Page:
[Tutor] pass tuples to user defined function(beginner)
steve at pearwood.info
Tue Nov 29 13:08:13 CET 2011
bob gailer wrote:
> On 11/28/2011 12:47 PM, James Reynolds wrote:
>> On Mon, Nov 28, 2011 at 12:32 PM, Mayo Adams <mayoadams at gmail.com
>> <mailto:mayoadams at gmail.com>> wrote:
>> I am trying to pass a set of tuple strings from a file to a
>> function I
>> have defined. Each tuple is on a separate line, and looks something
>> like this:
> As already pointed out - this is a string (a representation of a tuple),
> not a tuple.
> Your code must parse the string to extract the string representations of
> the values, then convert as needed to the desired Python values.
> Tasks like this are not trivial.
In general, parsing can be a hard problem. In this case though, it is easy to
solve 95% of the problem with a hand-built converter, which may be good enough.
"""Convert a string like "('abc', 42)" to a tuple with two items."""
# Ignore leading and trailing whitespace.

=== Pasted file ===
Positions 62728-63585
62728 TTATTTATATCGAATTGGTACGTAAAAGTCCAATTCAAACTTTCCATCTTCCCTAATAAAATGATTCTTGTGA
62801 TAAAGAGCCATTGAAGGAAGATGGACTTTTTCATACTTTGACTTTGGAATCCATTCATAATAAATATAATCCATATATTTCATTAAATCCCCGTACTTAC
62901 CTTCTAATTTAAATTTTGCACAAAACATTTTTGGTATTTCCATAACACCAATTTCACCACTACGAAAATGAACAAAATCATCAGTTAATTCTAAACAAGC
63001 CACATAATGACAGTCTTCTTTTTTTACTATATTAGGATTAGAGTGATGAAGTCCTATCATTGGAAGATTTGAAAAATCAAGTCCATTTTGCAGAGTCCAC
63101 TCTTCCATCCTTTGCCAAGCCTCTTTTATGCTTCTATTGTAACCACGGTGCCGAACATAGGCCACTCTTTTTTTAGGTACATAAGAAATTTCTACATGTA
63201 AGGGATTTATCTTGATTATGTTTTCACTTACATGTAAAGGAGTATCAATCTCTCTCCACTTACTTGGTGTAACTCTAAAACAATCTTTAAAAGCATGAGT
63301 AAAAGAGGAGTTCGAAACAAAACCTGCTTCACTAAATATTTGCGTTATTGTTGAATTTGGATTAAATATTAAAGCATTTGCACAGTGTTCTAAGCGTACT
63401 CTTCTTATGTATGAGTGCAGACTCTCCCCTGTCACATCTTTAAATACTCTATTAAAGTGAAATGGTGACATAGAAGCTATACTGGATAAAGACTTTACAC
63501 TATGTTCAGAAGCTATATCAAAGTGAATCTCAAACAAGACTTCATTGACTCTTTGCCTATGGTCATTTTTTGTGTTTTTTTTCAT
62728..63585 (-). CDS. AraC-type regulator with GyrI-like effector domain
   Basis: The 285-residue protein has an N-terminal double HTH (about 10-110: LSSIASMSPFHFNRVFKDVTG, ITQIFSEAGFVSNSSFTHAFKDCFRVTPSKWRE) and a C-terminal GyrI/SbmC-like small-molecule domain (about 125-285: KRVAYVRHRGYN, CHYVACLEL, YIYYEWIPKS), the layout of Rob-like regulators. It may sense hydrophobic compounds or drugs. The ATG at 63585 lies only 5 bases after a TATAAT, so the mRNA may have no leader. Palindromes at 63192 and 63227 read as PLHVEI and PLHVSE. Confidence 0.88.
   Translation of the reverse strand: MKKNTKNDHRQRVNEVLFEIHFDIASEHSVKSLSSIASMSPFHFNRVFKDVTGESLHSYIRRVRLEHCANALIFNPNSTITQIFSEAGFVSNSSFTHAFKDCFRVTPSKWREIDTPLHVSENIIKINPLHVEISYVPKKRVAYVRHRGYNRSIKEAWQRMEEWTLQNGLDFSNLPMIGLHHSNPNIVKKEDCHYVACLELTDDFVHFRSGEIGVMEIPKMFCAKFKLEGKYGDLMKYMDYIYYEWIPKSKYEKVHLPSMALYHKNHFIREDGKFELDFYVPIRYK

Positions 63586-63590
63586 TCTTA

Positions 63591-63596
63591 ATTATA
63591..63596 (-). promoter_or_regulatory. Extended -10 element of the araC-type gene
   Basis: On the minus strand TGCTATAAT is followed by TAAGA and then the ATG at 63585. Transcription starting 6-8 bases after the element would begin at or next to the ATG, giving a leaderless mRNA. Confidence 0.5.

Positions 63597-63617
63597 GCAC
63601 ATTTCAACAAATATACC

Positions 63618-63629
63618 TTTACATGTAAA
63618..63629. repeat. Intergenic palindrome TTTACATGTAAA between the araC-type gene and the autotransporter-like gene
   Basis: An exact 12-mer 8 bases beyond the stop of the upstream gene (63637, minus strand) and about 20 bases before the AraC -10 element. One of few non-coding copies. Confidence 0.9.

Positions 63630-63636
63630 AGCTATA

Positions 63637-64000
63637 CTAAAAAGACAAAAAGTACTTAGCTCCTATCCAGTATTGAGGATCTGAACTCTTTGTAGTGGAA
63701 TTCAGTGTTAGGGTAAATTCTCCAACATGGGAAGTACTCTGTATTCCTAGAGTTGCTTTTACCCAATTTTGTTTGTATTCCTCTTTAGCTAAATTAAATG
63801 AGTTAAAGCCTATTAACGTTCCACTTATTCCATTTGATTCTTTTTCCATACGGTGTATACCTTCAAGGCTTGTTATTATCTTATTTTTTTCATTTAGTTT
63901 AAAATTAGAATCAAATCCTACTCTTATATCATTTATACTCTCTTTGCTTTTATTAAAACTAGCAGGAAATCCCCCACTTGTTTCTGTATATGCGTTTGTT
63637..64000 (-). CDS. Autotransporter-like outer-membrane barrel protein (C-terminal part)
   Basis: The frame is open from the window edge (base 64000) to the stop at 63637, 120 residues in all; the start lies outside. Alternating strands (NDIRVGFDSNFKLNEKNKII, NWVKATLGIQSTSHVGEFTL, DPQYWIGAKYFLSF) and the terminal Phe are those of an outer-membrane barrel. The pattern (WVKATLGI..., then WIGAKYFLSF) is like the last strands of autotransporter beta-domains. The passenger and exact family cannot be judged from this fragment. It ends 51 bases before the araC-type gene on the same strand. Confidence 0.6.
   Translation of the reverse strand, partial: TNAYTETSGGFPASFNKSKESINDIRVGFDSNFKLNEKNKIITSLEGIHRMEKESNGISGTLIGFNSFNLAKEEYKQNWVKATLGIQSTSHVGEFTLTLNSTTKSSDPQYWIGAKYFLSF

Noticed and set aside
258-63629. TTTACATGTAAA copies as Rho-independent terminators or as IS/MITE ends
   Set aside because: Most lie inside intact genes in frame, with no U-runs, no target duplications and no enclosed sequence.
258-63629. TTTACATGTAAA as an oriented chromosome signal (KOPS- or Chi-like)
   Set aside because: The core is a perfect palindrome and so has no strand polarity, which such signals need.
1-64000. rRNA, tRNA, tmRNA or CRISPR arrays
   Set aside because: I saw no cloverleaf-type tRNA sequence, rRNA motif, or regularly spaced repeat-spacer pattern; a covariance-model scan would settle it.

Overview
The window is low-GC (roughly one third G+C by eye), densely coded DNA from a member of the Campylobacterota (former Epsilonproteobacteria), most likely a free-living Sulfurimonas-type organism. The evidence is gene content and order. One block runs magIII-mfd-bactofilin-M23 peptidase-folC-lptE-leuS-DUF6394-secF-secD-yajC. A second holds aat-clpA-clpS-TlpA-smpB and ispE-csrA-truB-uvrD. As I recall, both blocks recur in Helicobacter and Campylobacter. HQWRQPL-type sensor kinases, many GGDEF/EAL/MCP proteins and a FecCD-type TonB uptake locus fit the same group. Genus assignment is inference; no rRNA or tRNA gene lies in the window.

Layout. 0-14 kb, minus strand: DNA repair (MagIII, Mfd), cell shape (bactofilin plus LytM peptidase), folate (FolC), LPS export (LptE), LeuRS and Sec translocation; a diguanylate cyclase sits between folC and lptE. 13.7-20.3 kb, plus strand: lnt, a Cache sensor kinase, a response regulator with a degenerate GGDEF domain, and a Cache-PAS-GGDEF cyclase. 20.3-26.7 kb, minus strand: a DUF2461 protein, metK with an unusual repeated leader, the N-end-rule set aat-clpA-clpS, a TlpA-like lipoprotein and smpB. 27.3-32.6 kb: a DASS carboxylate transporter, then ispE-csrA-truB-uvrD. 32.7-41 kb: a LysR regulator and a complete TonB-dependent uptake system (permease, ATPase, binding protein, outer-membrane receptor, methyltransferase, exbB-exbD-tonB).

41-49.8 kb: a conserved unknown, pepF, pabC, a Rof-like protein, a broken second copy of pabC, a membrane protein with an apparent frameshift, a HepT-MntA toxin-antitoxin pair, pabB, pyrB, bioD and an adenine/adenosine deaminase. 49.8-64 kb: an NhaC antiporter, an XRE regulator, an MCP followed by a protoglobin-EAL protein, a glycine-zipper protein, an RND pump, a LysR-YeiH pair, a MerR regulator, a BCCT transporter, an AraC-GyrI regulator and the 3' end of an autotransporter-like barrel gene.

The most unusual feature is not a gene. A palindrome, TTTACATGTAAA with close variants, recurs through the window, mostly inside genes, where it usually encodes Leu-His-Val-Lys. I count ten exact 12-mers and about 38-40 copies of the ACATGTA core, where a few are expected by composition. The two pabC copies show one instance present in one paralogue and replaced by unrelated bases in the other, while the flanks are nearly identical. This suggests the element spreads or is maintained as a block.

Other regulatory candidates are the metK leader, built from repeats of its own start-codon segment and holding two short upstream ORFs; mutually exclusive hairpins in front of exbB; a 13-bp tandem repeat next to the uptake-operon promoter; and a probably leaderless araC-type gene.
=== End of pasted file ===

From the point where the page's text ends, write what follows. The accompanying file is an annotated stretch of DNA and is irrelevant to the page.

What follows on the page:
s = s.strip()
# Check for round brackets (parentheses), and remove them.
if s != '(' or s[-1] != ')':
raise ValueError('malformed string, missing ( or )')
s = s[1:-1]
# Split the string into exactly two pieces.
# FIXME this assumes that the first item contains no commas.
items = s.split(',')
n = len(items)
if n != 2:
raise ValueError('expected exactly two items but found %d' % n)
a, b = items
# Ignore spaces around each item, e.g. ( 'abc' , 42 ) => ('abc', 42)
a = a.strip()
b = b.strip()
# Make sure that the first item looks like a string.
quotes = '"\'' # FIXME no support for triple quotes yet, or raw strings.
assert len(quotes) == 2
for q in quotes:
if a.startswith(q) and a.endswith(q):
# Don't include the delimiter quotes in the string.
a = a[1:-1]
# This executes if we don't hit a break in the for loop.
raise ValueError('mismatched or missing quotes')
assert isinstance(a, str)
# Make sure the second item is an integer.
b = int(b, 0) # Support hex and octal formats too.
return (a, b) # And return a real tuple.
This untested function will convert strings in a file like these:
( 'fe', 1)
( 'fi' ,2 )
( "fum" , 4 )
into proper tuples with a string and a number. Notice that we allow the user
to be sloppy with spaces, but we are strict about quotation marks and brackets.
Our converter function is both a little too strict (e.g. it forbids the user
from including triple-quoted strings) and a little too lax (e.g. it allows
malformed strings like ''abc'). You might not care about these weaknesses. If
you do, you need to move up to a real parser, which is significantly more complex.
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